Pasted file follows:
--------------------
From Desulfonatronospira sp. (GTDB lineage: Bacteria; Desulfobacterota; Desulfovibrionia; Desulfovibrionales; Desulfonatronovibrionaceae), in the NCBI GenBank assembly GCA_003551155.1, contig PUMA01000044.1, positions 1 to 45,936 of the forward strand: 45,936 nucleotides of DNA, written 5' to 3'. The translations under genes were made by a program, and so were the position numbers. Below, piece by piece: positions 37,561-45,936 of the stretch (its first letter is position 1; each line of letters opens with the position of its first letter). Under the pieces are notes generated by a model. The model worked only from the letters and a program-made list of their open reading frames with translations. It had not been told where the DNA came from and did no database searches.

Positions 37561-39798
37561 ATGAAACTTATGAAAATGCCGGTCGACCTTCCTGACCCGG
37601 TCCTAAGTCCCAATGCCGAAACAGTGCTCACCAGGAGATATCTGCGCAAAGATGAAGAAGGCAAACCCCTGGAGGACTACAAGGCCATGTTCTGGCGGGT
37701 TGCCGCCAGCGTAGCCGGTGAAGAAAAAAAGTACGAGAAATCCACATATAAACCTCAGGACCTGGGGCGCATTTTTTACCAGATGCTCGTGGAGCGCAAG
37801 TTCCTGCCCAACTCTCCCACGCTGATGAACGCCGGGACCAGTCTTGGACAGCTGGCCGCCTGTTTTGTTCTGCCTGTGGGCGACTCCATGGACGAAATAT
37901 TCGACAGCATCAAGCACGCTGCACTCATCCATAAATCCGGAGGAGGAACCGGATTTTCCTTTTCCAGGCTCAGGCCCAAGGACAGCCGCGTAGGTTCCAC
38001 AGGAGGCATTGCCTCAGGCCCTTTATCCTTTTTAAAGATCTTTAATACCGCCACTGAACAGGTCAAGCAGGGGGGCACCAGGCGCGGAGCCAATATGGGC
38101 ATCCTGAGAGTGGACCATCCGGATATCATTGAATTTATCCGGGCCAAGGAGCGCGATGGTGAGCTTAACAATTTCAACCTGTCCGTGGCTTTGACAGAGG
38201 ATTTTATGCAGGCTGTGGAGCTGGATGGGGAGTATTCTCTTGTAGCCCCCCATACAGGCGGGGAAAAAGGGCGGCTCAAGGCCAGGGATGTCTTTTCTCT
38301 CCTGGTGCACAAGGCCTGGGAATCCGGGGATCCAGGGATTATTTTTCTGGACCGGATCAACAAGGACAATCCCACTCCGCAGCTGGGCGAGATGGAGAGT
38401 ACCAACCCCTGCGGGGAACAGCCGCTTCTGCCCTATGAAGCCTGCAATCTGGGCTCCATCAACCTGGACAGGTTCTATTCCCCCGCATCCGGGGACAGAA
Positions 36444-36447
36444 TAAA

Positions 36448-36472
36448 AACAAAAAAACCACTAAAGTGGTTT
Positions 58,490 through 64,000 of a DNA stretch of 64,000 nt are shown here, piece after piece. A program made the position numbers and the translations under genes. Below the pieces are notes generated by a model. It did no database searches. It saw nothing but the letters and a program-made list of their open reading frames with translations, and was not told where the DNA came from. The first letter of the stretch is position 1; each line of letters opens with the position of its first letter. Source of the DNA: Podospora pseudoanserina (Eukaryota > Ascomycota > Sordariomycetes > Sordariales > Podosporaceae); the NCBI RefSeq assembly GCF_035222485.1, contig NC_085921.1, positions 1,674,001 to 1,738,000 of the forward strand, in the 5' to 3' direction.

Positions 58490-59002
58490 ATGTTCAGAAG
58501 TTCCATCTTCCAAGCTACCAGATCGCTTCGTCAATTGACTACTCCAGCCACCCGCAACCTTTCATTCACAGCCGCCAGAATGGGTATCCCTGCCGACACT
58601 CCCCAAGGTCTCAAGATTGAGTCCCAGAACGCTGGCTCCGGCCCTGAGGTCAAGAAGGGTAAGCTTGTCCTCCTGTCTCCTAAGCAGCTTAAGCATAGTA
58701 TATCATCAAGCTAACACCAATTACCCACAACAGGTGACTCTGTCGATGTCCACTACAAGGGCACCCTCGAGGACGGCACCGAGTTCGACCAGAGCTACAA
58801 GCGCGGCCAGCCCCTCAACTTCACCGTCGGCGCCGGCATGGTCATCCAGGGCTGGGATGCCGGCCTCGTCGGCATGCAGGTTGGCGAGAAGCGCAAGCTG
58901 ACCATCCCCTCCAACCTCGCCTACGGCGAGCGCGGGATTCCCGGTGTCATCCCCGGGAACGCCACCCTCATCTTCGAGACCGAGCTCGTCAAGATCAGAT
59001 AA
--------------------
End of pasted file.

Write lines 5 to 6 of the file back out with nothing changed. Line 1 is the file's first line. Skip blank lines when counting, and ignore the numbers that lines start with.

37701 TGCCGCCAGCGTAGCCGGTGAAGAAAAAAAGTACGAGAAATCCACATATAAACCTCAGGACCTGGGGCGCATTTTTTACCAGATGCTCGTGGAGCGCAAG
37801 TTCCTGCCCAACTCTCCCACGCTGATGAACGCCGGGACCAGTCTTGGACAGCTGGCCGCCTGTTTTGTTCTGCCTGTGGGCGACTCCATGGACGAAATAT